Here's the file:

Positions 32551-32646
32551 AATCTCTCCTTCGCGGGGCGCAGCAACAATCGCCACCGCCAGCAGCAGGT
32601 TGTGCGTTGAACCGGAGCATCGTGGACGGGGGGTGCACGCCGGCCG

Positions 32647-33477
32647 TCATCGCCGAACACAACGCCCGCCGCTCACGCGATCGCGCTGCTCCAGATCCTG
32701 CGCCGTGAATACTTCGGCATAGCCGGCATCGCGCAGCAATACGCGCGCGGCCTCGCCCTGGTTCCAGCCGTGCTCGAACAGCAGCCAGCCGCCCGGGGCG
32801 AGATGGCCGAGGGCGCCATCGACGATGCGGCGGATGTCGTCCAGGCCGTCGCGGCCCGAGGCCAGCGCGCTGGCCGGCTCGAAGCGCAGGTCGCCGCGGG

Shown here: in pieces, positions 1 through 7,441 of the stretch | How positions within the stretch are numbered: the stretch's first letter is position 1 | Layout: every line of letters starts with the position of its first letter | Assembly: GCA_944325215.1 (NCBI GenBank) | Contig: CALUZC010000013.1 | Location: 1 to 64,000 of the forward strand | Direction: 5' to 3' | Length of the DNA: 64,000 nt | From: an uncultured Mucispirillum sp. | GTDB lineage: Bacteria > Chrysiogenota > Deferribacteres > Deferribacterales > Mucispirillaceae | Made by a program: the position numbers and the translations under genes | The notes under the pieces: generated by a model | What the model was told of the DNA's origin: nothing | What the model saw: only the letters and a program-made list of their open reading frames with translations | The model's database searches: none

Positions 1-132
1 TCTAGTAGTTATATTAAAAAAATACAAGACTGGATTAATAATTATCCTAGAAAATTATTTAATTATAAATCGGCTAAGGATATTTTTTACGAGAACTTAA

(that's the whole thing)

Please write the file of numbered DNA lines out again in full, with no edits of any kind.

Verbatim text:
Positions 32551-32646
32551 AATCTCTCCTTCGCGGGGCGCAGCAACAATCGCCACCGCCAGCAGCAGGT
32601 TGTGCGTTGAACCGGAGCATCGTGGACGGGGGGTGCACGCCGGCCG

Positions 32647-33477
32647 TCATCGCCGAACACAACGCCCGCCGCTCACGCGATCGCGCTGCTCCAGATCCTG
32701 CGCCGTGAATACTTCGGCATAGCCGGCATCGCGCAGCAATACGCGCGCGGCCTCGCCCTGGTTCCAGCCGTGCTCGAACAGCAGCCAGCCGCCCGGGGCG
32801 AGATGGCCGAGGGCGCCATCGACGATGCGGCGGATGTCGTCCAGGCCGTCGCGGCCCGAGGCCAGCGCGCTGGCCGGCTCGAAGCGCAGGTCGCCGCGGG

Shown here: in pieces, positions 1 through 7,441 of the stretch | How positions within the stretch are numbered: the stretch's first letter is position 1 | Layout: every line of letters starts with the position of its first letter | Assembly: GCA_944325215.1 (NCBI GenBank) | Contig: CALUZC010000013.1 | Location: 1 to 64,000 of the forward strand | Direction: 5' to 3' | Length of the DNA: 64,000 nt | From: an uncultured Mucispirillum sp. | GTDB lineage: Bacteria > Chrysiogenota > Deferribacteres > Deferribacterales > Mucispirillaceae | Made by a program: the position numbers and the translations under genes | The notes under the pieces: generated by a model | What the model was told of the DNA's origin: nothing | What the model saw: only the letters and a program-made list of their open reading frames with translations | The model's database searches: none

Positions 1-132
1 TCTAGTAGTTATATTAAAAAAATACAAGACTGGATTAATAATTATCCTAGAAAATTATTTAATTATAAATCGGCTAAGGATATTTTTTACGAGAACTTAA